on 4 February 2004
Max Payne 2 is the kind of satisfying, brain-free blasting action that console gaming was invented for. It's a rain-soaked, noir-styled thriller that follows the titular Payne through yet another life-or-death, intrigue-filled trawl through the seedy, underbelly of New York City. The game's premise is as shallow as it gets, but thanks to the excellent plot and cinematic stylings you'll forgive it's 'shoot, run, shoot' mechanic and learn to appreciate it's no-holds-barred take on the genre.
But, of course, no game is perfect, and Max Payne 2 has it's fair share of flaws. Firstly, it's too damn short. You'll love every minute of it, but when the end arrives you may feel a little short changed. Secondly, the ragdoll physics, although mostly excellent, occasionally glitch and end up looking a bit, well, crap. A shame, as the rest of the game looks stunning. Otherwise, everything's as tight as a drum. Some say the bullet time is flawed, but with proper mastery, wiping out a room full of goons never gets old - especially with a pair of Ingram sub-machine guns in your posession.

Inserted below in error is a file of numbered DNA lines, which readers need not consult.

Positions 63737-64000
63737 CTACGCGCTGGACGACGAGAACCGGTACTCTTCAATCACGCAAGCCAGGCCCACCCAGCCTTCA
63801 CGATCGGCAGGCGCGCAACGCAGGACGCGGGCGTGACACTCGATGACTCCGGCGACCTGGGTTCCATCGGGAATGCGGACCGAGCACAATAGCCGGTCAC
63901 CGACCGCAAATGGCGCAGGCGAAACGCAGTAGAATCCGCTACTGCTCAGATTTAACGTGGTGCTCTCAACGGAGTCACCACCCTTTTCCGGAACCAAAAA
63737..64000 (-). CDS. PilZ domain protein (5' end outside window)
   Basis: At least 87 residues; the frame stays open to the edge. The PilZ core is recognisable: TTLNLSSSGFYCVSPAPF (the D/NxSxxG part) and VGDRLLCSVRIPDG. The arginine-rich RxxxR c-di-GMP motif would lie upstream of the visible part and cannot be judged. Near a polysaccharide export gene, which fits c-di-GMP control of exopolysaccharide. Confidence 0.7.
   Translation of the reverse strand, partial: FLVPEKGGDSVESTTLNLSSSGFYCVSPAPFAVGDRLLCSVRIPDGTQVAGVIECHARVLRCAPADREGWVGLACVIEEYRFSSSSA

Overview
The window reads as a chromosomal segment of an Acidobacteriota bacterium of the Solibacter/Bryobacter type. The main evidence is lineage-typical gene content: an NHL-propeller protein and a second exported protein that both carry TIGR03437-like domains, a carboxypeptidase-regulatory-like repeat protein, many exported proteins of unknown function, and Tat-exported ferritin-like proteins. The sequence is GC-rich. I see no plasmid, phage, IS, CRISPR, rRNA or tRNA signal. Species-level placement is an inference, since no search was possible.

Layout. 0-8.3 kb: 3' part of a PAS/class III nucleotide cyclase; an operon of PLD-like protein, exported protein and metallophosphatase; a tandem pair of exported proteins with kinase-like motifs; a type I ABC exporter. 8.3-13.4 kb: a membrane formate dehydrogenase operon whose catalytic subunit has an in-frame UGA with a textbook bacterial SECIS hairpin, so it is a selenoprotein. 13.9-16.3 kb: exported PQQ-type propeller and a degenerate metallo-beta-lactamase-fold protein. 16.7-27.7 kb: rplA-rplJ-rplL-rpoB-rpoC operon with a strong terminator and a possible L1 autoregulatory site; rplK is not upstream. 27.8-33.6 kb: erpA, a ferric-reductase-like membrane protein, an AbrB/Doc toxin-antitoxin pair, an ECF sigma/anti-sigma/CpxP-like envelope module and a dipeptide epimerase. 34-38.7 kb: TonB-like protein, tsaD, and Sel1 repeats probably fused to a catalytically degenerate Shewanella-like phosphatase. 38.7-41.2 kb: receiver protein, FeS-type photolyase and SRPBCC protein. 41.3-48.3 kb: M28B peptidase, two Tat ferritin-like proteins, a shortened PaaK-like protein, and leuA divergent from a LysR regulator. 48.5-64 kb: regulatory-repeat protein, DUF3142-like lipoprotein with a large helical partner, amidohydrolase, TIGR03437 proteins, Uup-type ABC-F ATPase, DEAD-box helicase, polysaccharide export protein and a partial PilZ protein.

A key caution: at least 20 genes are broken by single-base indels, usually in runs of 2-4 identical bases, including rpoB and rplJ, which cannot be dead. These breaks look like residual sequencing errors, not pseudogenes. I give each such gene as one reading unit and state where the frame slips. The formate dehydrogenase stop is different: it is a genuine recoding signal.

Gameplay highlights include the funhouse level based on a TV show that plays throughout the game (an excellent parody of David Lynch's Twin Peaks, I might add), and is gloriously surreal. The hand-drawn sets and cardboard-cut-out characters are sheer genius. In fact, the whole game is one big highlight, and thanks to the Havok physics engine, each playthrough can differ depending on how you interact with the environment. Offed bad guys stumble into chairs, fall over balconies and get their limbs caught on stuff - it's completely overblown and unrealistic, as is the nature of the game. The major improvement over the previous game, however, is the upgraded Bullet Time system that now allows for more varied use of Max's slow-mo abilities, and just looks cooler, which is the most important thing, right?
There are a hundred unique touches that make Max Payne truly unique including chattering enemies, hilarious, self-depreciating humour and self-referential TV shows that mirror Max's life. And then there's the graphic novel wherein the game's plot is advanced between levels on the pages of a comic book; gritty, hard-boiled voiceover and all.
So, let's get down to the nitty gritty; should you spend forty hard-earned notes on this? Well, that depends. If you're expecting depth and longevity, look elsewhere, but if you're cup of tea is pure, unadulterated fun, then Max Payne 2 is the game for you. Entertaining but short-lived.